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Troubling the Blurred Boundaries of Online Professionalism

Sara B MacLean, School of Education, University of Stirling

Recently, professional associations have issued new guidelines that apprehensively embrace the use of social media encouraging their members to use the medium ‘appropriately'. In the academic literature, a discussion has been taking place around ‘online professionalism' or ‘e-professionalism' with some in professional education beginning to ponder about how to facilitate the development of this extended form of professionalism. Within both of these discourses, the trope of boundary blurring is often invoked as an indication of the challenging potentials of social media to the professions and professional education. However, little regard is given to what these boundaries are and how they are formed. In this short paper reporting on research in progress, I seek not to blur the boundaries but to trouble them - to bring them more in focus and to treat them as an assemblage through an ANT analysis for the purpose of informing how we educate for professionalism.

Theoretical approach: Employing an Actor Network Theory sensibility, this research reconceptualises boundaries as networks - heterogeneous assemblage of bodies, devices, technologies, algorithms, standards, representations etc. Thus, materials move from factors in boundary practices to actors constructing the boundaries in a process of generative materiality. As they are networks, boundaries are being made and re-made as the relations are constantly being performed (Latour, 2005). Moreover, networks are not inherently consistent. Parts of the network may be in conflict creating fissures and tensions. Applying this to boundaries, therefore, would allow for an analysis that explores, as Law (1992) has put it, "the precarious mechanics of organisation" (p. 389). It will inquire about what is invited and what is excluded in the boundary practices of online professionalism as well as tracing specific ways things are enacted - what enables or constrains these enactments. It will also explore what effects these assemblages produce.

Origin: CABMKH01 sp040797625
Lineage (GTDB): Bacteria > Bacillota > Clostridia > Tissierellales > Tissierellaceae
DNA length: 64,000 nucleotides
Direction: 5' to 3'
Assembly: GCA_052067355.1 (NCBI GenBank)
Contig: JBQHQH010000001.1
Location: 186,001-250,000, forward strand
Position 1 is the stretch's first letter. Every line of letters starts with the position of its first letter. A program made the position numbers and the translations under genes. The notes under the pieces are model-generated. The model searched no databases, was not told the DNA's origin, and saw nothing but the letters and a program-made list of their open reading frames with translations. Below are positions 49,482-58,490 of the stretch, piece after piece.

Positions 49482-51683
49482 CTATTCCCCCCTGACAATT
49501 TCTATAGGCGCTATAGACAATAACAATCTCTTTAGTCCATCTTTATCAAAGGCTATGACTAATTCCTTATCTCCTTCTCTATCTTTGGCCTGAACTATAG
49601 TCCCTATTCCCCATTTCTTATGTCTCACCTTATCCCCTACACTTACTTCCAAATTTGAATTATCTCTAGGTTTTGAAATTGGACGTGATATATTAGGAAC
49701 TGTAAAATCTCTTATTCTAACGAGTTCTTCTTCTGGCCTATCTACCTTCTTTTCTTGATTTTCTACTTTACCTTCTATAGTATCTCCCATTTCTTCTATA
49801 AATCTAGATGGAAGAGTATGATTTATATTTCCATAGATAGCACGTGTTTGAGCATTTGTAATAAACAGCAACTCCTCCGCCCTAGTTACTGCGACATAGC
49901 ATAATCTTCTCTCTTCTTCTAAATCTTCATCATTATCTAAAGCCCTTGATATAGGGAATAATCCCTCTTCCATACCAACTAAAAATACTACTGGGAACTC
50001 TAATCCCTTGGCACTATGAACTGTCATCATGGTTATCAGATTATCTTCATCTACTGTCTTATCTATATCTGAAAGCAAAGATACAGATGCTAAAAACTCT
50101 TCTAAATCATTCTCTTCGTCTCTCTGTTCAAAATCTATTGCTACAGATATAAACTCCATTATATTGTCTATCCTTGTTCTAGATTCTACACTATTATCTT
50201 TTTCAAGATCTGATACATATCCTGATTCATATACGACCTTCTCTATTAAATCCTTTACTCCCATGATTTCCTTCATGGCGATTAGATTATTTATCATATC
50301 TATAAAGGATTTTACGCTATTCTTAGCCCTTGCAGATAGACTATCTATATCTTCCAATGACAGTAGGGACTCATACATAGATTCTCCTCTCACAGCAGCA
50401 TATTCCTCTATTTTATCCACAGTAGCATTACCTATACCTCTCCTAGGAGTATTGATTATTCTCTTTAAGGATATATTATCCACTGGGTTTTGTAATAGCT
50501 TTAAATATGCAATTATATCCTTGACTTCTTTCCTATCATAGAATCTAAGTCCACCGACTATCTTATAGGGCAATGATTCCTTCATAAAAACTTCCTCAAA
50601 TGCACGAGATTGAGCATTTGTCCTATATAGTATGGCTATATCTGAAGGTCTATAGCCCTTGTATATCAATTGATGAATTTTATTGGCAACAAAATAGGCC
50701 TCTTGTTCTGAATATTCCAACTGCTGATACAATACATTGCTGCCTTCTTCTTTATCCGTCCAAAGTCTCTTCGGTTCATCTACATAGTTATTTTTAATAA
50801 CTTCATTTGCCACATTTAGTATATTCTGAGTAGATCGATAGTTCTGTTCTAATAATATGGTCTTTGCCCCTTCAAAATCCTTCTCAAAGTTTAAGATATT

Methodology: The research will focus on two groups of pre-professional students in their final year of education, one from social work and the other from nursing. It will follow a three stage design. The initial stage is an individual interview where vignettes are employed to stimulate reflection on online professionalism and to draw out the boundaries of concern. The second stage is a group interview where participants discuss digital artefacts that may surprise or push boundaries. The last stage involves individual participants tracing their digital footprint with the research investigating the materialities that assemble into their notion of online professionalism.

online professionalism, professional education, boundaries, boundary practices, assemblages, following the hybrid

Full Paper - .pdf



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